Ribozymes (RNA Splicing, DNA Cleavage and RNA Amplification)
Till very recently, enzymatic catalysis was thought to be the exclusive domain of proteins. As shown above in this section, only in recent years it was shown that RNA molecules can cut, splice and assemble themselves without any outside help, thus extending the range of chemistry of enzymes. These RNA molecules working as enzymes, were called ribozymes. It has also been shown that enzymes can also be synthesized chemically, and are then described as chemzymes. For the work on RNA molecules working as ribozymes, two scientists (Thomas R. Cech of- University of Colorado, Boulder and Sidney Altaian of Yale University) were awarded Nobel Prize in 1989. This discovery of RNA molecules working as enzymes has also changed our thinking about origin of life. It is now believed that four billion years ago Earth was an 'RNA world' in which RNA molecules carried out all the processes of life without the help of either protein or DNA.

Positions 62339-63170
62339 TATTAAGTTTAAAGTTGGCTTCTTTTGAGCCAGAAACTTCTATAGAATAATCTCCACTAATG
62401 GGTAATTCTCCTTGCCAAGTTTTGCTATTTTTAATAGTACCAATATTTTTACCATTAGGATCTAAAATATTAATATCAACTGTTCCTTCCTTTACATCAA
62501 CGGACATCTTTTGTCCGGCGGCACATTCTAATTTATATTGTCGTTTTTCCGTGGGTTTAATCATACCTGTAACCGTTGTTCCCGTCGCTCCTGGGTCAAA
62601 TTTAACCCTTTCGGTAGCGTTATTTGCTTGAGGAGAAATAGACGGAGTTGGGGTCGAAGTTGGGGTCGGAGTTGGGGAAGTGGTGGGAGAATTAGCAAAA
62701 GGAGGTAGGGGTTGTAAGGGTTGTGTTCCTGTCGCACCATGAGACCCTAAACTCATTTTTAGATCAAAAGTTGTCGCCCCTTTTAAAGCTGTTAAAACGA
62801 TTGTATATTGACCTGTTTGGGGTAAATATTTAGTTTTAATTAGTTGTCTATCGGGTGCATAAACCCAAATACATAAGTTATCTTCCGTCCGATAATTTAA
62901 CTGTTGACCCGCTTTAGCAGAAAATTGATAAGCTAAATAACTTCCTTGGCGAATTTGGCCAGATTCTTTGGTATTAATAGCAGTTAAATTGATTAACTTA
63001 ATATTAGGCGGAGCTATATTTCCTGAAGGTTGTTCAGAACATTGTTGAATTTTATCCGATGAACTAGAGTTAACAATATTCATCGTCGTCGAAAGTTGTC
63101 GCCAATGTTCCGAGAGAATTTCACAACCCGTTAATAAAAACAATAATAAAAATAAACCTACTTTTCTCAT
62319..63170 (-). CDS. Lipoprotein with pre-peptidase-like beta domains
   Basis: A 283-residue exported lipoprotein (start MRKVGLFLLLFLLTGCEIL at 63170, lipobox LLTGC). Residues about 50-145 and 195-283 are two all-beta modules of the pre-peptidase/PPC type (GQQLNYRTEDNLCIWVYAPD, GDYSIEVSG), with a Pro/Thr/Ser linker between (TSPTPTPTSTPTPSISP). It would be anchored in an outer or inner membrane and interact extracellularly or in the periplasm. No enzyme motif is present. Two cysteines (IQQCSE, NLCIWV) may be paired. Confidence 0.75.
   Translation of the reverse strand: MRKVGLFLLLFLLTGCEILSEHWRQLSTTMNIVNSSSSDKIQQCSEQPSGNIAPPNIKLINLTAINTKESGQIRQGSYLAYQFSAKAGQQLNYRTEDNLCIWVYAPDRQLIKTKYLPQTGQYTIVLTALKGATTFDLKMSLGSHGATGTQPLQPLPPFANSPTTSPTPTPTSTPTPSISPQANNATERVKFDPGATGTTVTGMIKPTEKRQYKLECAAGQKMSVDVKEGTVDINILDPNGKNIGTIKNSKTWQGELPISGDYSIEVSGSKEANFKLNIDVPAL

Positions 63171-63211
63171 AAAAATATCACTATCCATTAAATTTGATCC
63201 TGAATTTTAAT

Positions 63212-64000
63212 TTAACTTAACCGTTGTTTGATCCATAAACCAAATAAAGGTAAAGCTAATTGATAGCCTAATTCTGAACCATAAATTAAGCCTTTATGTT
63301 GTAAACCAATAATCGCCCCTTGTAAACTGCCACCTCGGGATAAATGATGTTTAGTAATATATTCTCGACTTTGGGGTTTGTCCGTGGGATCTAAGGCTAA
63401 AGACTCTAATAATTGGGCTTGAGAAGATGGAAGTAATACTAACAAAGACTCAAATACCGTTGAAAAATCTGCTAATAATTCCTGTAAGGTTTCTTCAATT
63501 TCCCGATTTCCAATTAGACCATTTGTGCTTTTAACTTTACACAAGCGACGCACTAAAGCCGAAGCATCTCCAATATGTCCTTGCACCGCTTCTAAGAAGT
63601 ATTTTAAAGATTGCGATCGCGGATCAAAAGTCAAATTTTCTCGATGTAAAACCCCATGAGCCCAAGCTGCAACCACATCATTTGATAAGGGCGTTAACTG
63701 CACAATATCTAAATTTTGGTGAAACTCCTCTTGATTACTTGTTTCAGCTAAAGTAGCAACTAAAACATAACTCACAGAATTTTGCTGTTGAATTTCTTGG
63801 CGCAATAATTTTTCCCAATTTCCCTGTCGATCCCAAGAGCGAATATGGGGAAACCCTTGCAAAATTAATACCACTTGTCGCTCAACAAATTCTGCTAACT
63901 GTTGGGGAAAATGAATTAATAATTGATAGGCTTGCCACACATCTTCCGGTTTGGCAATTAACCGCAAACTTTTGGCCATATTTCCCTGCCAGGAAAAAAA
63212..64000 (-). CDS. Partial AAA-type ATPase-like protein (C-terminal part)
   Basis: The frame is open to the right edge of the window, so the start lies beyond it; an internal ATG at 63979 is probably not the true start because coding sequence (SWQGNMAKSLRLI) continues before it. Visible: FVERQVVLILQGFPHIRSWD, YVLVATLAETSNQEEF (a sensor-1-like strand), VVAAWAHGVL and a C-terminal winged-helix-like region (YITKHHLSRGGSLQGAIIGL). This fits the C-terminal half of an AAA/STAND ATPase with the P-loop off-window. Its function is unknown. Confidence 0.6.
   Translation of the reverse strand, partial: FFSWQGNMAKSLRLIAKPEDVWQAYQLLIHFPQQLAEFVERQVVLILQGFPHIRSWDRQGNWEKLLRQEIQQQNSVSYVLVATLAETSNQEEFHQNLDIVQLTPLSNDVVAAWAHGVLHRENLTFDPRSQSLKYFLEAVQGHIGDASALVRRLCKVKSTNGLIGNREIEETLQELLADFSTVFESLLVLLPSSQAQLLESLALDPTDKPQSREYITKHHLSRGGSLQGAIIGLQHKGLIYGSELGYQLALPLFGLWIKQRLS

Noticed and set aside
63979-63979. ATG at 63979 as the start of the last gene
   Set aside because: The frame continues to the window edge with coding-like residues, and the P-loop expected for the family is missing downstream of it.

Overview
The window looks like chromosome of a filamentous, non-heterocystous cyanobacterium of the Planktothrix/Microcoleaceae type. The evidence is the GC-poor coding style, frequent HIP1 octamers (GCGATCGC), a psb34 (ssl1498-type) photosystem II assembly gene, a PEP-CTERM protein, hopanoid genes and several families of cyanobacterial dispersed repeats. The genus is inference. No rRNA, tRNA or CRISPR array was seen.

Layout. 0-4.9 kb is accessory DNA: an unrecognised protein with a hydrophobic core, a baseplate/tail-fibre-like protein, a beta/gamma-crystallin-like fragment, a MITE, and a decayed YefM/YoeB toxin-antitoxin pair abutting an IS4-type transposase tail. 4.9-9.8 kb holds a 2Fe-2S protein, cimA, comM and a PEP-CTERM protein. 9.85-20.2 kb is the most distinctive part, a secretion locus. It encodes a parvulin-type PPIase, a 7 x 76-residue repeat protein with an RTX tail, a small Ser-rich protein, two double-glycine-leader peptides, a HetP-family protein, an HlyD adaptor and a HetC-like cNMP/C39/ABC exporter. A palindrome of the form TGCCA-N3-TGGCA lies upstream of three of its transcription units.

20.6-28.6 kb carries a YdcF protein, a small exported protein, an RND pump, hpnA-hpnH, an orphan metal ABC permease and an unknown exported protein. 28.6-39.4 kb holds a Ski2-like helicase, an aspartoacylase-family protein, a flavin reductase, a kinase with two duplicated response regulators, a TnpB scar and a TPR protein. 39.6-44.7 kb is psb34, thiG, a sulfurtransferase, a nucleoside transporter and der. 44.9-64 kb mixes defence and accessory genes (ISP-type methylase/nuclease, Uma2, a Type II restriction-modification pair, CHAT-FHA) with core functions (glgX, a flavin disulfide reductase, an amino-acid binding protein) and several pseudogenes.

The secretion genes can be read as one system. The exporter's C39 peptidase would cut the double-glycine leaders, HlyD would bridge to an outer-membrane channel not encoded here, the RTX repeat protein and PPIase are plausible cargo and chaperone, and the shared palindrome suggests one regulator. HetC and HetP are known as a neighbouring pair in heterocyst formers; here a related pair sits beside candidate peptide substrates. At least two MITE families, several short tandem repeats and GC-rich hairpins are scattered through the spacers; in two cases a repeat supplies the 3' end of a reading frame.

The discovery of ribozymes can be traced back to 1982, when Thomas Cech, was trying to understand how 'sequences' (including sequences derived from introns) are spliced out of RNA molecules during processing of hnRNA into mRNA, or precursor rRNA into rRNA in Tetrahymena. The discovery was made when it was found that removal of proteinaceous enzymes one by one from a cell free system did not alter the splicing ability of pre-ribosomal RNA. However, these RNA molecules acted only on themselves, not on other molecules. Later in 1983 and 1984, Sidney Altman, using ribonuclease P1 (it consists of RNA + protein and is E. coli RNA processing endonuclease for splicing of tRNA), demonstrated that catalytic activity of ribonuclease P1 resided only in RNA subunit, and protein only helped RNA to perform the enzymatic function. Self cleavage of viroid RNAs or virusoids (satellite RNAs) and catalytic activity of RNAase are other examples of ribozymes. Subsequently it was shown that ribozymes may also bring about (i) cleavage of DNA molecules, and (ii) selective amplification of RNA molecules.